Greenwood is one of the oldest cemeteries in Tuscaloosa County, having been laid out shortly after the first survey of the city of Tuscaloosa in 1821 (or possibly earlier, in 1819). In it are the graves of many of early Tuscaloosa’s most prominent citizens. Among those is Dr. John Drish, a famed doctor and landowner; Solomon Perteat, a prominent free, black craftsman who lived in Tuscaloosa prior to the Civil War; and Rev. Charles Stillman, the founder of Stillman College.
Backstory and Context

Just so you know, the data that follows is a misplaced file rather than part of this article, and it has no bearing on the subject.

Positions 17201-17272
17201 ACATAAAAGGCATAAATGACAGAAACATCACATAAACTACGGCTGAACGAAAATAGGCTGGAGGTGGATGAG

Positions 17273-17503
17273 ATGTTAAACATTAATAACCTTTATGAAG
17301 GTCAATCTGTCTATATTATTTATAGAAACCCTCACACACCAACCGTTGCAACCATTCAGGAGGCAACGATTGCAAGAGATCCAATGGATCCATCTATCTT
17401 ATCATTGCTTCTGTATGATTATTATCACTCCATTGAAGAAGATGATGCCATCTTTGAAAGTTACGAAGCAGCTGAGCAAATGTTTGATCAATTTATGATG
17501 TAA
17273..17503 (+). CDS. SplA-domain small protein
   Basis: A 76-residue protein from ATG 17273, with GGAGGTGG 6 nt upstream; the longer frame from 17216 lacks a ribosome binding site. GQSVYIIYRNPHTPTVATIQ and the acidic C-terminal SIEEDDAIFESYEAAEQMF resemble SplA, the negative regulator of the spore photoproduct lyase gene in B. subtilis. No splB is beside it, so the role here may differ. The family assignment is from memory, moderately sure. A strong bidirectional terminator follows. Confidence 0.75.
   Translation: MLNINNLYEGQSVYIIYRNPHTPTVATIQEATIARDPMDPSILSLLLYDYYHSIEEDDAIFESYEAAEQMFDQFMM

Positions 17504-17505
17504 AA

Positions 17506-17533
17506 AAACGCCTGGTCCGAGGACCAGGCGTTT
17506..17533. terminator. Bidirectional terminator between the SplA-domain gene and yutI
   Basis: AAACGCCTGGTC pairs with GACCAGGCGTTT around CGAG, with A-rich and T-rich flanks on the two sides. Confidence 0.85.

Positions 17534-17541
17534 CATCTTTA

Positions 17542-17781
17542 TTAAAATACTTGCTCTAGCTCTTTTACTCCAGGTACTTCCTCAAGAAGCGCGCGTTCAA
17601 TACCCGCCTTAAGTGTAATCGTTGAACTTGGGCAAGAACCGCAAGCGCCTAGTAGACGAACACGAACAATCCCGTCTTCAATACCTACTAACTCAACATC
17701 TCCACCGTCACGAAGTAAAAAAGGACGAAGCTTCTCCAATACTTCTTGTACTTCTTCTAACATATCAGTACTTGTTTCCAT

After the war his reputation suffered from accusations of being to close to the North. Some claimed he surrendered on condition of receiving a full pardon, which he did eventually obtain. After working for a time in Tuscaloosa, he and his wife went to New York City. This was an odd move for a southerner who fought vigorously against the North. In New York, he became involved with another woman, and was accused of participating in a scheme to steal cotton. He fled, it seems, to England to avoid jail time and one theory argues that Roddey died in London in 1897. As to how his remains were transported back to America, it is unknown. What is certain is that he is interred next to his wife, who died in 1881.